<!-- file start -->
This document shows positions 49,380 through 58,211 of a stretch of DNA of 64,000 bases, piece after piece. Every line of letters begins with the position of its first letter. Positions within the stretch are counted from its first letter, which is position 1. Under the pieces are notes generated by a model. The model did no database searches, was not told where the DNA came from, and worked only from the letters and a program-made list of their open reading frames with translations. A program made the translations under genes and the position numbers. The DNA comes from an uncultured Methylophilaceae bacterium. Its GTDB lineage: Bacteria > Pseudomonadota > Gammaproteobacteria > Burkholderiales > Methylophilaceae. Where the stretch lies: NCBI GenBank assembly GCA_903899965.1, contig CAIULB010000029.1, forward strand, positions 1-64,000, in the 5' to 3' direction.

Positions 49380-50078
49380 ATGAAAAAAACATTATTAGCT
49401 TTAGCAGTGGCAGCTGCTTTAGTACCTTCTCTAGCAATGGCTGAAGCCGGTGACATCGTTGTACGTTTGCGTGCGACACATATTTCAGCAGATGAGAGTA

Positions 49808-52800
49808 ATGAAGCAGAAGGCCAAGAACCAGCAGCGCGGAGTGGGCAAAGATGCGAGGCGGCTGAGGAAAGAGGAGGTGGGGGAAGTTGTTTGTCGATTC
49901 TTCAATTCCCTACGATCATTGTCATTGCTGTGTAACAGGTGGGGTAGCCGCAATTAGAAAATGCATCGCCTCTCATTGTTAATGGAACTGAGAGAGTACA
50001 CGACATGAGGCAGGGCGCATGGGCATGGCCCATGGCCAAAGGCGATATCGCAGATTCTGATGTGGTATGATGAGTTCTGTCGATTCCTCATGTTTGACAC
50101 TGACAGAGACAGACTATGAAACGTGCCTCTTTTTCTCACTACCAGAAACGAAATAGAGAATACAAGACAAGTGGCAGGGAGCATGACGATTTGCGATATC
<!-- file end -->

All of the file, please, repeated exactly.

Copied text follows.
This document shows positions 49,380 through 58,211 of a stretch of DNA of 64,000 bases, piece after piece. Every line of letters begins with the position of its first letter. Positions within the stretch are counted from its first letter, which is position 1. Under the pieces are notes generated by a model. The model did no database searches, was not told where the DNA came from, and worked only from the letters and a program-made list of their open reading frames with translations. A program made the translations under genes and the position numbers. The DNA comes from an uncultured Methylophilaceae bacterium. Its GTDB lineage: Bacteria > Pseudomonadota > Gammaproteobacteria > Burkholderiales > Methylophilaceae. Where the stretch lies: NCBI GenBank assembly GCA_903899965.1, contig CAIULB010000029.1, forward strand, positions 1-64,000, in the 5' to 3' direction.

Positions 49380-50078
49380 ATGAAAAAAACATTATTAGCT
49401 TTAGCAGTGGCAGCTGCTTTAGTACCTTCTCTAGCAATGGCTGAAGCCGGTGACATCGTTGTACGTTTGCGTGCGACACATATTTCAGCAGATGAGAGTA

Positions 49808-52800
49808 ATGAAGCAGAAGGCCAAGAACCAGCAGCGCGGAGTGGGCAAAGATGCGAGGCGGCTGAGGAAAGAGGAGGTGGGGGAAGTTGTTTGTCGATTC
49901 TTCAATTCCCTACGATCATTGTCATTGCTGTGTAACAGGTGGGGTAGCCGCAATTAGAAAATGCATCGCCTCTCATTGTTAATGGAACTGAGAGAGTACA
50001 CGACATGAGGCAGGGCGCATGGGCATGGCCCATGGCCAAAGGCGATATCGCAGATTCTGATGTGGTATGATGAGTTCTGTCGATTCCTCATGTTTGACAC
50101 TGACAGAGACAGACTATGAAACGTGCCTCTTTTTCTCACTACCAGAAACGAAATAGAGAATACAAGACAAGTGGCAGGGAGCATGACGATTTGCGATATC